Be on the look-out for blowfly strike; VET'S VIEW.
In Britain the disease is primarily caused by Lucilia sp, mainly Lucilia sericata (the greenbottle fly) which are attracted by the odours released by moist skin associated with open wounds, excessive wetting, urine splashing and faecal soiling.
Strike is normally seen in the warmer months of the year, especially when the weather is humid.
In average conditions of humidity and a temperature of 20degC, the life cycle of the greenbottle is completed in about 20 days, faster with higher ambient temperature and humidity.
Initially the maggots may only be present within the wool but as the disease progresses they produce enzymes that break down the skin, enabling them to invade the tissue. This gives rise to wool loss and large open sores with active maggots around the edges of the lesion.
Struck animals are restless, spend less time feeding and move from place to place with their heads held close to the ground. They may continually waggle their tails and bite or kick at 'struck' areas of the body.
The affected areas are moist with a distinct smell, have a brown discolouration and the wool is usually raised from the surface of the skin.
At this stage if the disease goes unrecognised, the temperature, pulse and respiration are increased and the animal may die from septicaemia and toxaemia.
It is a legal requirement to check all lowland and upland sheep daily and if a sheep dies due to blowfly strike, this could lead to prosecution under animal welfare legislation.
Control is usually managed by reducing the main risk factors. Shearing before the main risk period where possible, dagging around the back end at other times - especially if there is faecal staining and adhesion - careful management of wounds to avoid infection and foot trimming to help control footrot/ovine digital dermatitis which can also attract the blowfly.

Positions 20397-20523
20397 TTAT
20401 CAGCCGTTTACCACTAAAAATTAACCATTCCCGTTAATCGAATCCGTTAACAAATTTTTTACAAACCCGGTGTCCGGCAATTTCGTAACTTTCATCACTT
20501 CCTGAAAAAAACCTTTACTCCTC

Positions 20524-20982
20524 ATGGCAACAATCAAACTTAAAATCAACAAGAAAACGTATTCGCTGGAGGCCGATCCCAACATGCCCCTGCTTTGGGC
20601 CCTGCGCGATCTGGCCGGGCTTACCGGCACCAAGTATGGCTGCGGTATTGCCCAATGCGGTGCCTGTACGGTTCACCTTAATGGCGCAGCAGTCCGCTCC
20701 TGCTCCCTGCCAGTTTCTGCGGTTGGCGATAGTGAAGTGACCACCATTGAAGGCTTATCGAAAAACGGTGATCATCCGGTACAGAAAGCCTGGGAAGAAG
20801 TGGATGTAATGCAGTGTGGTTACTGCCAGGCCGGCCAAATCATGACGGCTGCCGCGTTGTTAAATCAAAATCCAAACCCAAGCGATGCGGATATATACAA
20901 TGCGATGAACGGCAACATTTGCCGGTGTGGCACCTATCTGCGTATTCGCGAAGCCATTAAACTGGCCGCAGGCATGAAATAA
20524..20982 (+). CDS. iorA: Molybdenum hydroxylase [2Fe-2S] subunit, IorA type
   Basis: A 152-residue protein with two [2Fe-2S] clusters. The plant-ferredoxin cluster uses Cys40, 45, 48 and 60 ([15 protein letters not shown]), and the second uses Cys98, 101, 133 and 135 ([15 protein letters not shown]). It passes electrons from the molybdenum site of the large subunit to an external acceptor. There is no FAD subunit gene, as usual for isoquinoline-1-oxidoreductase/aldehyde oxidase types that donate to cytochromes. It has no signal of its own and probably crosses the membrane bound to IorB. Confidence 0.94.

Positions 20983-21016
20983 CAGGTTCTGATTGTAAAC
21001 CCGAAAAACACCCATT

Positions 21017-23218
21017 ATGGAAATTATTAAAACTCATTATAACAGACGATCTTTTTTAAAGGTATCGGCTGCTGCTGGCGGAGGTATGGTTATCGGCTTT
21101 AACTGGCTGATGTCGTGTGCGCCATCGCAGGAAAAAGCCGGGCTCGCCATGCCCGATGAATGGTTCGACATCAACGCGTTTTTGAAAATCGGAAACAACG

Confirmation is also a factor and breeding from sheep that are habitually struck should be avoided. The use of Organophosphate dips will aid in the control of strike but with worries over these products, many people now use pour-on preparations; these are either repellents or insect growth regulators which interfere with the development of the maggots.
The pour-on products are formulated to give long-lasting activity and are divided into two effect groups, those designed to prevent strike and those that prevent and treat.
It is important before using these products to check which type they are and the withdrawal times and duration of activity to ensure the product meets your requirements.
Treatment of strike is aimed at killing the maggots, preventing re-infection and assisting wound healing.
The wool should be clipped away and the wound cleaned and maggots removed; drying of the area can also be helpful.
Pour-ons containing synthetic pyrethroids or injections of macrocytic lactones such as ivermectin can help in killing the maggots, and control of bacterial infections can speed healing.
It is important to remember that in hot muggy weather, strike can become a problem much faster than you might think!
Iain R Carrington BVM&S MRCVS
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|Publication:||The Journal (Newcastle, England)|
|Date:||Jun 10, 2013|
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